Niels Bohr was born in Copenhagen, Denmark, on 7 October 1885.
Father’s name: Christian Bohr
Mother’s name: Ellen Adler Bohr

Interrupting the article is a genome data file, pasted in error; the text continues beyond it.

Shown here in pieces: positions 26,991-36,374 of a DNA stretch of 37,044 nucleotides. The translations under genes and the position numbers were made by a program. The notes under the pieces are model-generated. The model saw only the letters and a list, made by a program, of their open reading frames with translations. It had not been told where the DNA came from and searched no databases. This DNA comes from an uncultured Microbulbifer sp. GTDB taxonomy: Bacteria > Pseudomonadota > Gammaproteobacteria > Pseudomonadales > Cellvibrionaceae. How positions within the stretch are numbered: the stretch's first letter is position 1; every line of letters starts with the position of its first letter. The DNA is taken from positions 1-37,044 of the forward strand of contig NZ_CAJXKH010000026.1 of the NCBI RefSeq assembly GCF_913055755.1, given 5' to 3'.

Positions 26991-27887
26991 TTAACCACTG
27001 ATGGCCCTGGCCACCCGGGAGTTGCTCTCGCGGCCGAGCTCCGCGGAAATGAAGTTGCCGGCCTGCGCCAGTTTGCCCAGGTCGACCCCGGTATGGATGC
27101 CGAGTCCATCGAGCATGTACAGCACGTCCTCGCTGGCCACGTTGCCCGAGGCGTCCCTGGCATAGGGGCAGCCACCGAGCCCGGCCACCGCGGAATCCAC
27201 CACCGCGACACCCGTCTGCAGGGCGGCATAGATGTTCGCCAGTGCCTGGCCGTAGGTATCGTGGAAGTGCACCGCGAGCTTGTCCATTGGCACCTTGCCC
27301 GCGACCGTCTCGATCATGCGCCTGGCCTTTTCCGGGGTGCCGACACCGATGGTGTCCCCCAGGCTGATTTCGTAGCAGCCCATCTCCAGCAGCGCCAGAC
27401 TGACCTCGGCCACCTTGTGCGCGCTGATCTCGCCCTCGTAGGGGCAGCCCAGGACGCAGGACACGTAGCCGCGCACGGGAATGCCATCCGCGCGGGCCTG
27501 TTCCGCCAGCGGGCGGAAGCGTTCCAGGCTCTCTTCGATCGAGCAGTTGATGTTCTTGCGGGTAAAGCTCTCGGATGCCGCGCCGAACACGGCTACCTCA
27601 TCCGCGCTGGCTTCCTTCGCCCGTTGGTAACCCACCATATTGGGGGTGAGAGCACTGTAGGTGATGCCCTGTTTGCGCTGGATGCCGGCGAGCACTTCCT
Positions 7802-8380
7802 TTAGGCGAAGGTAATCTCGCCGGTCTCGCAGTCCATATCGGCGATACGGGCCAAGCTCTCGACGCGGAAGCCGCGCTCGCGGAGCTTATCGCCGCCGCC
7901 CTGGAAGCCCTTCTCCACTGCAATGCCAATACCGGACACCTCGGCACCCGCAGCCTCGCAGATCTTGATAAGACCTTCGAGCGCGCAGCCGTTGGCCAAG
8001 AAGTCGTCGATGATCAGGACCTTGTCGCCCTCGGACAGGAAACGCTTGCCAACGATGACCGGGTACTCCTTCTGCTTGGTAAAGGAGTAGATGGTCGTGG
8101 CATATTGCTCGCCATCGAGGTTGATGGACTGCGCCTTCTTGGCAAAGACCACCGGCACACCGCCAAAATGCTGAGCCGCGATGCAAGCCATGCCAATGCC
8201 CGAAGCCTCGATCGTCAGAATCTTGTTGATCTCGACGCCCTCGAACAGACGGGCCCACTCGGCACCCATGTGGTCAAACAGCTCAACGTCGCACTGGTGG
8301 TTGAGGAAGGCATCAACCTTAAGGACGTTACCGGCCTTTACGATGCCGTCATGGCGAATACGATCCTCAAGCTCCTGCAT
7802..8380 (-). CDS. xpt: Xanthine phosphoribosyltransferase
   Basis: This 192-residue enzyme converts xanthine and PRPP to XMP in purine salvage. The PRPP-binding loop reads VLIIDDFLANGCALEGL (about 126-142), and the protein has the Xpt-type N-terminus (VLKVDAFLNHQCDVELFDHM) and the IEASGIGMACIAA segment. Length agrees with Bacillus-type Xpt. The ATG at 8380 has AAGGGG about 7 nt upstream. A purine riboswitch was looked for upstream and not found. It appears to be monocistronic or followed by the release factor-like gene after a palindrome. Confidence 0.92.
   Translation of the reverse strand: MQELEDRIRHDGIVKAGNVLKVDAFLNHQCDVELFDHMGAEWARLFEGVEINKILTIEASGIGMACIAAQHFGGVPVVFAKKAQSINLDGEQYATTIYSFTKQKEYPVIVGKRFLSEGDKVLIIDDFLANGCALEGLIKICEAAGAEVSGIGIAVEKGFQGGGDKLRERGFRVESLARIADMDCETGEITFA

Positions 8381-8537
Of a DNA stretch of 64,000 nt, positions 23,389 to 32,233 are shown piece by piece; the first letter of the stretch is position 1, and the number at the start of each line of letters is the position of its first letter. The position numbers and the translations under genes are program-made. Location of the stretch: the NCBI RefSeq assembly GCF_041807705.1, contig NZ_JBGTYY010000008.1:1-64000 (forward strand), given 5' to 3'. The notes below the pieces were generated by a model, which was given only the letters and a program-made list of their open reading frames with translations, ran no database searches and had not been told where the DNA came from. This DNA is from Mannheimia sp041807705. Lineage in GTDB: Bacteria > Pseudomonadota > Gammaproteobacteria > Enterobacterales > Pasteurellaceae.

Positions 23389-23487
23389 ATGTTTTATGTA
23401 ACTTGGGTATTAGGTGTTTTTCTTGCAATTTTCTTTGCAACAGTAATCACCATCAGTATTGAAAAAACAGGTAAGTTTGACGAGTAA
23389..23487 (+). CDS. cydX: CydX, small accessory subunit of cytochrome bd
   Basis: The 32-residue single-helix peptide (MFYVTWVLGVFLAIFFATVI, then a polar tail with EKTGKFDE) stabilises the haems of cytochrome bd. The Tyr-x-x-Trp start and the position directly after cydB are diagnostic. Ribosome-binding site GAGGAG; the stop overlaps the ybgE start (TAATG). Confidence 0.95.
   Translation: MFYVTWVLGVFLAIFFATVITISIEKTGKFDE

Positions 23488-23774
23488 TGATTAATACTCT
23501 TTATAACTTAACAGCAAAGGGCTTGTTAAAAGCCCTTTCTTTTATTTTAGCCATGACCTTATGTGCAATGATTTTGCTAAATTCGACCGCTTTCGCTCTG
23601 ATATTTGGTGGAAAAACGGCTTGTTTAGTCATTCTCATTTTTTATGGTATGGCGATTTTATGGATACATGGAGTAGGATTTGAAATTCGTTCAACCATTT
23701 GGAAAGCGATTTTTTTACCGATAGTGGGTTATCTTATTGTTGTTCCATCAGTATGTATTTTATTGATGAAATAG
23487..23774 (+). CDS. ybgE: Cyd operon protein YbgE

Brother: Harald August Bohr
Sister: Jennifer Bohr
Spouse: Margrethe Nørlund (m. 1912–1962)
Children: Aage Bohr, Ernest Bohr, Hans Henrik Bohr, Erik Bohr